• Losing electricity is especially inconvenient for the floating homes community because of the inability to flush our toilets. Our holding tanks must be emptied by electronic pumps, or they will overflow. Video: watch the How To Houseboat video for practical information about our waste water systems. When the power goes out, homeowners should go onto the dock and turn off their water, so we can’t possibly make the mistake of flushing or running any other water until the juice goes back on. As the late Plumber Michael (Pump-A-Turd) Peterson put it, “the inconvenience of turning off your water is far less than the hassle of cleaning up after an overflow.” When we have some warning that an outage may occur, you can empty your tank in advance. Most holding tanks hold 30+ gallons of waste water, and the average flush of a low-flow toilet is less than 2 gallons. So an empty tank could accommodate a dozen flushes – or more if you’re feeling brave. Here’s how to do it. Some newer pumps have a remote switch which allows you to turn it on manually. Otherwise, find the power cord for your holding tank’s pump. Notice that there are two cords, attached to a tandem plug (see accompanying photos). The “A” plug goes into the socket and powers the pump, while the “B” plug powers an internal on-off device. Remove the “A” plug, separate them, and insert the “B” plug directly into the socket. That will activate the on-off device. Let the pump run a few seconds until you hear a “whoosh” when it’s completely empty. Then reverse the procedure and insert the “A” plug back in the socket, then the “B” plug into the “female” portion of the first one. It might be a good idea to practice this procedure so you can do it smoothly in a blackout.

  • We don’t realize how dependent we are on power until we are without it. Power affects the electricity we get in our homes, as well as the water supply and transportation systems – from traffic lights to dock lights. Power failures and blackouts can occur due to problems at power stations, damage to equipment, or the overuse of energy in a particular area – such as during a heat wave if residents are running air conditioners on high all day and night. Power failures can occur during storms, heavy winds, strong winds, flooding and mud slides. In 2019, PG&E announced that it may be necessary to turn off electricity in the interest of public safety. When wind is high and conditions are dry, they will send out alerts to customers of a pending Public Safety Power Shutoff at 48 hours, 24 hours, and just prior to shutting off power. The community learned a great deal of lessons during the October 2019 PG&E Power Shutoff. Click here to read all the comments, covering topics on food safety, lighting ideas, charging cellphones and laptops, communications, waste management, generators, bathing, helpful support, and marina-specific suggestions. Solutions and questions to answer are on the final page. Your best bet is to be prepared for power failures so you and your family can be safe and secure. Before a power failure: Build an emergency kit. Make a family communications plan. If you know a public safety power shutoff or rolling blackout will occur, fill plastic containers with water and place them in your refrigerator and freezer. The chilled or frozen water will help keep food cold during a short power outage. Empty your holding tank, so you can flush a few times. During a power failure: Don’t open the fridge or freezer! You’ll let out whatever cold air is inside and food will spoil more quickly. Leave one light on so that you’ll know when the power comes back on. Only use flashlights, not candles. The flame from a candle could start a fire in your home. If it’s very hot outside, try to stay cool by going to the lowest level of your home. Cool air falls, hot air rises. Wear lightweight, light-colored clothing and drink plenty of water, even if you don’t feel thirsty. If it’s very cold outside, wear many layers of warm clothing. Don’t use your gas oven as a source of heat. The fumes could be dangerous. Try to find a place that has power and go there to stay warm. After a power failure: Don’t eat any food that was in the refrigerator if you were without power for more than half a day – spoiled food could make you sick. Want to print this information in a handy four-page document? Download complete guidelines about power outages designed for our floating home community.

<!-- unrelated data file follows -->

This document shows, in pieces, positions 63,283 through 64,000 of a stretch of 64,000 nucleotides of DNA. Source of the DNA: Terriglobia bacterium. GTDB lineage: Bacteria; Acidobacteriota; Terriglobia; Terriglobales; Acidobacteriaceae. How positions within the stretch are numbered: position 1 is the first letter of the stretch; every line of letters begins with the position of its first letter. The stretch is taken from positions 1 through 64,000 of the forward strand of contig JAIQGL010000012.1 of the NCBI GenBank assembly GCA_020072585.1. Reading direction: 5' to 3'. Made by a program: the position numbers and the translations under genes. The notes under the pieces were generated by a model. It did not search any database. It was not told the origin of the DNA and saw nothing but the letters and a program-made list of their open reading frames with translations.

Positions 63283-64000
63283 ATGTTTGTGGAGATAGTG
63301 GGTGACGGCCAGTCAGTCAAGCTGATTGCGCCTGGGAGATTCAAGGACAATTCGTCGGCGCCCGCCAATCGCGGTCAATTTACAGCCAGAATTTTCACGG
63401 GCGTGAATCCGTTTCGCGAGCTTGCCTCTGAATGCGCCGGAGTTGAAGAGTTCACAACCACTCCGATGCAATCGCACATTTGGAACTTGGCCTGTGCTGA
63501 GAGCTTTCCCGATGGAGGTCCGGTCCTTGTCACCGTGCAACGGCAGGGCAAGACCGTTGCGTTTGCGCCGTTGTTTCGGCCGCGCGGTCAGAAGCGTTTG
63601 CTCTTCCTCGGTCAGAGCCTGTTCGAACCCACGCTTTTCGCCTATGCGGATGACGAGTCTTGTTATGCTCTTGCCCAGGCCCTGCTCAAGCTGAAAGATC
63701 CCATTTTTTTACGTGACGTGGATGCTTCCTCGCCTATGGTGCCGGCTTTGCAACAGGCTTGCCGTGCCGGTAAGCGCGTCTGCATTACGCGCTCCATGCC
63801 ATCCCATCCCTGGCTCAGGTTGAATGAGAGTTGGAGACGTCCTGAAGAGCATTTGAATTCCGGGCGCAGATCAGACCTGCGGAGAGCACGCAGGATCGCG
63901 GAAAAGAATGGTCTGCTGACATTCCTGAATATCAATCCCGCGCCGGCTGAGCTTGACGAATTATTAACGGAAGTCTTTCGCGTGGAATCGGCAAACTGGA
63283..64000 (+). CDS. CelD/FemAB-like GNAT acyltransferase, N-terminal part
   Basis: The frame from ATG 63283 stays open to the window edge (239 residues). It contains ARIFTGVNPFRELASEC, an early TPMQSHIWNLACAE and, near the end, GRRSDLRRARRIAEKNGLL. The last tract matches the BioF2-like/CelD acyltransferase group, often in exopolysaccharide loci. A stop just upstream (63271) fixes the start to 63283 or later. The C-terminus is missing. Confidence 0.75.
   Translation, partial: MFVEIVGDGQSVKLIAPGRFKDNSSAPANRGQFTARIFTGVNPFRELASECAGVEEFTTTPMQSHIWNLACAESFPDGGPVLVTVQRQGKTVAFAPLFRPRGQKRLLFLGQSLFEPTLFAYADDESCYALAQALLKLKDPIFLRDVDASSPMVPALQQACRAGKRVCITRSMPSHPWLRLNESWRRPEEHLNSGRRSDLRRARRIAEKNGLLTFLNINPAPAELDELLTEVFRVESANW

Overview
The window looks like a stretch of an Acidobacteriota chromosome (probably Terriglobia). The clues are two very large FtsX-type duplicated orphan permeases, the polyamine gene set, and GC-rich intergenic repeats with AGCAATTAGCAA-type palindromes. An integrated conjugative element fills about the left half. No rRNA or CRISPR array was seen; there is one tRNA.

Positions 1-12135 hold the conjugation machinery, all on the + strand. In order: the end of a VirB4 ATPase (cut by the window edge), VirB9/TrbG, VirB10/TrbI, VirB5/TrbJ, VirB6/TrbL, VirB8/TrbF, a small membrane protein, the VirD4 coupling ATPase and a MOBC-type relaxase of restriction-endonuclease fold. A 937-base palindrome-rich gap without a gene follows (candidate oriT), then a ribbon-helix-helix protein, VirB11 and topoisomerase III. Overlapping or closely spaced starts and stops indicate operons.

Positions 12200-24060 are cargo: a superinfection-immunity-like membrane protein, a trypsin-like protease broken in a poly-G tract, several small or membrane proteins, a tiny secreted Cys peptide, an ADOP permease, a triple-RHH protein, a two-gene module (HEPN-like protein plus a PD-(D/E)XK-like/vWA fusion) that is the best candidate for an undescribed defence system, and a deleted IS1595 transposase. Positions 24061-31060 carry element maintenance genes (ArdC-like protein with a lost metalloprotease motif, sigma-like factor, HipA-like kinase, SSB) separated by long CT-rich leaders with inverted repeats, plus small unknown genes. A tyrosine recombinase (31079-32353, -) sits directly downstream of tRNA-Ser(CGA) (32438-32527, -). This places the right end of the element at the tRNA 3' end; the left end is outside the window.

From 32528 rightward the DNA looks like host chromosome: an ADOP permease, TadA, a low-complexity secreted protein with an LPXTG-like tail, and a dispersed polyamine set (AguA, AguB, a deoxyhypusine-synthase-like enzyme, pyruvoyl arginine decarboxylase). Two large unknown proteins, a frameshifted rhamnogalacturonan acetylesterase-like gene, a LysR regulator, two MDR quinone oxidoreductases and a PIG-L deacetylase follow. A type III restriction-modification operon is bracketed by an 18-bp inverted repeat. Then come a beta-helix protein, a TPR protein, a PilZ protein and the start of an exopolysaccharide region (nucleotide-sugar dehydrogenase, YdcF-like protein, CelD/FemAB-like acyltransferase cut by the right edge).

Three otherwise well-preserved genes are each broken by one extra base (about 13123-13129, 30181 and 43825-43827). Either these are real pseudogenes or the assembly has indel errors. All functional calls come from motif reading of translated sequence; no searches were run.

• Are you ready for winter? Here are some tips that should help you get ready: Before the Storm Keep important documents like insurance policies in a safe deposit box. Consider flood insurance if you are in a high-risk flood area. Know safe routes from your work to your home. Discuss emergency plans with your family. Pre-arrange a contact person or volunteer to assist you during emergencies. Post emergency numbers near the telephone and in your mobile phone. Store the following supplies at work, home and in your car: First aid kit and essential medicines Food (packages, dried, canned and for special diets) Non-electric can opener Cash (ATMs may not be working) Portable radio, flashlights, extra batteries (stored in a water-tight plastic bag) Drinking water stored in closed, clean containers (allow one gallon per person per day for at least three days) Keep plywood, plastic sheeting, lumber and other emergency building materials handy for waterproofing. Keep your car fueled in the event that filling stations are inoperable. Help prevent storm drain blockages by keeping leaves and other debris out of gutters and catch basins. Just before the storm, empty your holding tank, so you can flush a couple of times, if you lose power. During the Storm Tune to local radio or television stations for emergency information and instructions from local authorities. Share emergency information you receive with your neighbors. If flooding is likely, and time permits, move valuable household possessions from the floor. If advised by local authorities to leave your home, move to a safe area before access is cut off. Do not try to enter areas blocked off by local authorities. Do not try to drive across a flooded road, you could become stranded. Weather information can be obtained online from the National Weather Service. After the Storm Stay tuned to designated radio or television stations for information and instructions from local authorities. Avoid disaster areas; your presence could hamper rescues and other emergency operations. Use flashlights not lanterns, matches or candles, to examine buildings; flammables may be present. Avoid downed power lines and broken gas lines. Report them immediately to 9-1-1. Do not handle live electrical equipment in wet areas. If electrical equipment or appliances have been in contact with water, have them checked before use. Do not turn gas back on yourself. Call PG&E and then wait for a PG&E crew. Do not consume fresh or canned foods that have come in contact with floodwaters; they may be contaminated.